Keystone XL Operator TC Energy Will Have a New Top Boss in 2021

One of North America’s biggest midstream companies is getting a new chief in the new year. He will oversee the construction of a 1,200-mile-long pipeline that has been a decade in the making.


TC Energy, Canada’s largest midstream operator, announced today that it is promoting its Chief Operating Officer François Poirier to become its next president and chief executive officer on 1 January 2021. He will succeed the company’s current head of 10 years, Russ Girling, who is retiring.

Poirier has been with the company, formerly known as TransCanada Corp., for 6 years where he has also led the company’s power and storage business units along with its operations in Mexico. He previously spent 2 decades as an investment banker focused on the oil and gas sector.

Girling’s tenure coincides with TC Energy’s decade-long effort to construct the Keystone XL pipeline which was first proposed in 2010 and only officially sanctioned a few months ago.

The cross-border pipeline project had been marked by environmental controversy and regulatory opposition during the administration of then US President Barack Obama. In March of this year, current US President Donald Trump removed federal roadblocks through executive action.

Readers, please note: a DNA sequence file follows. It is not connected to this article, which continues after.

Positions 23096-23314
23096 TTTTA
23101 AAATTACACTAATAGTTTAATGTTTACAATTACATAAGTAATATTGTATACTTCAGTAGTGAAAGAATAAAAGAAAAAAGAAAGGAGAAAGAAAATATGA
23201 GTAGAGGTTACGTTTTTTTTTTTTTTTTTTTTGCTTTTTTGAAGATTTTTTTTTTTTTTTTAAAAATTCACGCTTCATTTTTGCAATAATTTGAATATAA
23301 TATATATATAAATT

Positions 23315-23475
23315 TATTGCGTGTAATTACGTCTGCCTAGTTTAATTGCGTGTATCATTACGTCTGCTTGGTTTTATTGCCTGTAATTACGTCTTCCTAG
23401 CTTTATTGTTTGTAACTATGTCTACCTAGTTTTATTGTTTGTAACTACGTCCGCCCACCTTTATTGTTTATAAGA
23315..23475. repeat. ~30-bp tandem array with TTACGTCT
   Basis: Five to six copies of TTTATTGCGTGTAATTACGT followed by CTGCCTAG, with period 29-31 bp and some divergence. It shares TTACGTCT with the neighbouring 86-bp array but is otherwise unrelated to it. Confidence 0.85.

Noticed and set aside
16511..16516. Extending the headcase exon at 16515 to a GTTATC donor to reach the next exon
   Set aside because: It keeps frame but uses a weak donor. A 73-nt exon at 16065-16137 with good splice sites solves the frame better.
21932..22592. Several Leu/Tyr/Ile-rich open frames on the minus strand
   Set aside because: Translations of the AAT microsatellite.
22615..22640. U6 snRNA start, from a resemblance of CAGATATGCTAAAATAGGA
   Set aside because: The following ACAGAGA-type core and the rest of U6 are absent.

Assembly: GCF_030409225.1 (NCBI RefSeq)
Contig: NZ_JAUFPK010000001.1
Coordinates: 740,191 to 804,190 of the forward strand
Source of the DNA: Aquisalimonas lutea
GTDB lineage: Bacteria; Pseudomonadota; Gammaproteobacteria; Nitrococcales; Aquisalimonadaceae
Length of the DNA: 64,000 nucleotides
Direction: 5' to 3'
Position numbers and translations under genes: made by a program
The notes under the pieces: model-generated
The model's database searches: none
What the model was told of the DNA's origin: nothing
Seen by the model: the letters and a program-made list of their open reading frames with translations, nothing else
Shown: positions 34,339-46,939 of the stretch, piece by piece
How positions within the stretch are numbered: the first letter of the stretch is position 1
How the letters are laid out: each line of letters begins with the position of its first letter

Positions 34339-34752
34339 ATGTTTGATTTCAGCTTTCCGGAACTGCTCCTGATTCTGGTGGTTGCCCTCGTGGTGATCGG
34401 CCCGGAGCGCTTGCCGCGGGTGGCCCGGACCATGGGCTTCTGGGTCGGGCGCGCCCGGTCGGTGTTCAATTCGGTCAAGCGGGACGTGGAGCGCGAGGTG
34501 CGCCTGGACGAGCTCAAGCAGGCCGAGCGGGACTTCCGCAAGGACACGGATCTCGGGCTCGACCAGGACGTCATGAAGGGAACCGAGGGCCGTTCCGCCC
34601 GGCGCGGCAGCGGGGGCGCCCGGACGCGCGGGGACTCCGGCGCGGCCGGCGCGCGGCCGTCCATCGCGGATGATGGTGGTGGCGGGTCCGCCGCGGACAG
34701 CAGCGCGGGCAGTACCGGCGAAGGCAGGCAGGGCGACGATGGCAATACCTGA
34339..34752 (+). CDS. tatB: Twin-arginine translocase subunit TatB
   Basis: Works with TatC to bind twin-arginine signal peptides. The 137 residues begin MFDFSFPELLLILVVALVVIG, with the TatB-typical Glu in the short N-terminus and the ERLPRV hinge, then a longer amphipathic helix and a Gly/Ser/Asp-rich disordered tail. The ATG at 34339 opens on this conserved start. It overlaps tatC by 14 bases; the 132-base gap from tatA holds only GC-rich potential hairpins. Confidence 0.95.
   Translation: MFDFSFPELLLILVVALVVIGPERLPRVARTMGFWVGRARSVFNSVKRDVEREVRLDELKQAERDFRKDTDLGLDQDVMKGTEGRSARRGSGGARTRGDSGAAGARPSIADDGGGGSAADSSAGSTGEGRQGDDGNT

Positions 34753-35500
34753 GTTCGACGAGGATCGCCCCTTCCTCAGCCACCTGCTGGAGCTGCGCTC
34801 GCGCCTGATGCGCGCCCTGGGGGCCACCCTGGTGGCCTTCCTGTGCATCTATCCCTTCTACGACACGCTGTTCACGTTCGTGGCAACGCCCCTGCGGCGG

This cleared the way for the 1,200-mile-long pipeline to carry 830,000 B/D of Canadian crude from Alberta to an existing hub in Nebraska that is connected to refineries in along the US Gulf Coast.

The Calgary-based TC Energy said in April that it would begin building the $8-billion project after the Alberta government took the extraordinary step of agreeing to finance part of it through a $1.1-billion equity investment. The government also agreed to become the guarantor of TC Energy’s credit facility of about $4.2 billion. At that time, TC Energy said it held 20-year contracts for at least 575,000 B/D of the pipeline’s capacity.

Under Girling, TC Energy expanded its footprint to include nearly 3,000 miles of liquids pipelines and along with 57,900 miles of natural gas pipelines. The company also operates seven power-generation facilities capable of producing 4,200 megawatts, or enough it says to power 4 million homes. Three-quarters of the combined capacity is generated using natural-gas-fired power plants.